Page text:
Situated between six and 40 miles above Earth, the stratospheric (or good) ozone layer protects the planet from potentially dangerous ultraviolet rays. Ozone contains three atoms of oxygen that dynamically shape and dissolve the ozone layer when it interacts with ultraviolet rays, according to "National Geographic." This continual cycle helps the ozone layer protect the planet by absorbing between 97 and 99 percent of the sun’s ultraviolet rays, according to the Climate Institute.
Manmade chemicals have depleted the ozone layer by interrupting the ozone cycle by destroying the ozone layer faster than the rate of rebuilding. Chlorofluorocarbons (CFC), for example, are a large contributor to the disruption of this cycle. According to the U.S. Environmental Protection Agency (EPA), these substances used to be considered a kind of dream substance to work with. CFCs were stable, nontoxic and nonflammable chemicals that found their way into many products, ranging from refrigerants to spray aerosol. Unfortunately, many of these chemicals made their way to the stratosphere, where ultraviolet rays broke down CFCs to release chlorine, according to "National Geographic." In turn, chlorine atoms broke down ozone. According to the EPA, one atom of chlorine is capable of destroying more than 100,000 molecules of ozone.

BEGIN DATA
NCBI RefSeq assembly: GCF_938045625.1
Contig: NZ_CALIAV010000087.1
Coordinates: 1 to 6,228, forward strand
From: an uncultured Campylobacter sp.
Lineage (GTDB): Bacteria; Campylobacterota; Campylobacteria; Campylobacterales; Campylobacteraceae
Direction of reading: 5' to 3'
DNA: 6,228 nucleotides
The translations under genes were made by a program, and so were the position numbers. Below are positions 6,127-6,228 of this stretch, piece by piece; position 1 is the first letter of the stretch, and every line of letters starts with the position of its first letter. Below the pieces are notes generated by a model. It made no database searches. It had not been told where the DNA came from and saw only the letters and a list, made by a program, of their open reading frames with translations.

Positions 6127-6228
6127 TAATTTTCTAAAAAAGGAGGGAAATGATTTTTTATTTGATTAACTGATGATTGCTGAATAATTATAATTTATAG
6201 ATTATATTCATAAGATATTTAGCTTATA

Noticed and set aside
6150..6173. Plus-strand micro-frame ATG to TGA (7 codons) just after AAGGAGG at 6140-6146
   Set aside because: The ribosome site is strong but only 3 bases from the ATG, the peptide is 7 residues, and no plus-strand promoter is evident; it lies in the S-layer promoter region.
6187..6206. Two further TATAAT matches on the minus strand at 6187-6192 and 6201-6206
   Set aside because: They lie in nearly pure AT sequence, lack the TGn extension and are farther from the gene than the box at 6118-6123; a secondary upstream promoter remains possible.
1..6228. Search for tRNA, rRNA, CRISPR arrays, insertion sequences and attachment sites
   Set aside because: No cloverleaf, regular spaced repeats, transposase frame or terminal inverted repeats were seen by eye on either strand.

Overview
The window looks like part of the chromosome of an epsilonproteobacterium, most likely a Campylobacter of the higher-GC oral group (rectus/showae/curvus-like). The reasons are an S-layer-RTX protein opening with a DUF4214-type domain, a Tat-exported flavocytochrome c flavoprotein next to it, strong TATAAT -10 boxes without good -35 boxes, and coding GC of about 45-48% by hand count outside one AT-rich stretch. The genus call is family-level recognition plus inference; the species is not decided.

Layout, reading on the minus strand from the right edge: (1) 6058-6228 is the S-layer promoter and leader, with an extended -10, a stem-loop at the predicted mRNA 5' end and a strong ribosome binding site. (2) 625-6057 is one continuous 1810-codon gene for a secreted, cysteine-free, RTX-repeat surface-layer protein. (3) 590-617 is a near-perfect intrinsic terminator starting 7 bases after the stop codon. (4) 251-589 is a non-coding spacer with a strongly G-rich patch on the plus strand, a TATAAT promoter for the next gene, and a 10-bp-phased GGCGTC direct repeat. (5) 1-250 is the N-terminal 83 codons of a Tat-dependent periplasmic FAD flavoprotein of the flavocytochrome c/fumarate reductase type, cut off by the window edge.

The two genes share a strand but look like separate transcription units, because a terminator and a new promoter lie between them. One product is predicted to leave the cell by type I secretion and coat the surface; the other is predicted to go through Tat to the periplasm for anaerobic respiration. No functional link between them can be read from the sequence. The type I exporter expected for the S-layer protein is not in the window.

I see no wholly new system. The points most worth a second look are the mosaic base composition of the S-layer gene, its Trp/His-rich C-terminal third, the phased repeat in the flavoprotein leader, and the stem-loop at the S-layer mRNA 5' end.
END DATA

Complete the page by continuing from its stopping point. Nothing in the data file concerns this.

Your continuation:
Other Environmental Contributors
Halons and methyl bromide also play a role in the depletion of the ozone layer. Firefighters use halons in fire extinguishers, and farmers use methyl bromide as a fumigant. Both chemicals contribute to ozone depletion by releasing the chemical bromine, according to the National Oceanic and Atmospheric Administration (NOAA). Like CFCs, bromine also interacts with the ozone layer by destroying ozone molecules.
Destruction of the ozone layer influences health in many ways. More ultraviolet radiation is reaching Earth because of the depletion of the ozone layer, according to the World Health Organization (WHO). WHO notes that higher levels of ultraviolet radiation increase the risk for sunburn, skin damage and skin cancer in humans. These rays also potentially damage the eyes, contributing to cataracts and macular degeneration. The effects aren’t limited to human health. According to the EPA, excess ultraviolet radiation may damage crops and harm marine life.
Future of Ozone Depletion
Because of the banning of CFCs in many countries, the levels of chlorine circulating in the ozone layer are currently falling, according to the EPA. Fortunately, the ozone layer can natural replete itself. The EPA estimates that this process can take around 50 years.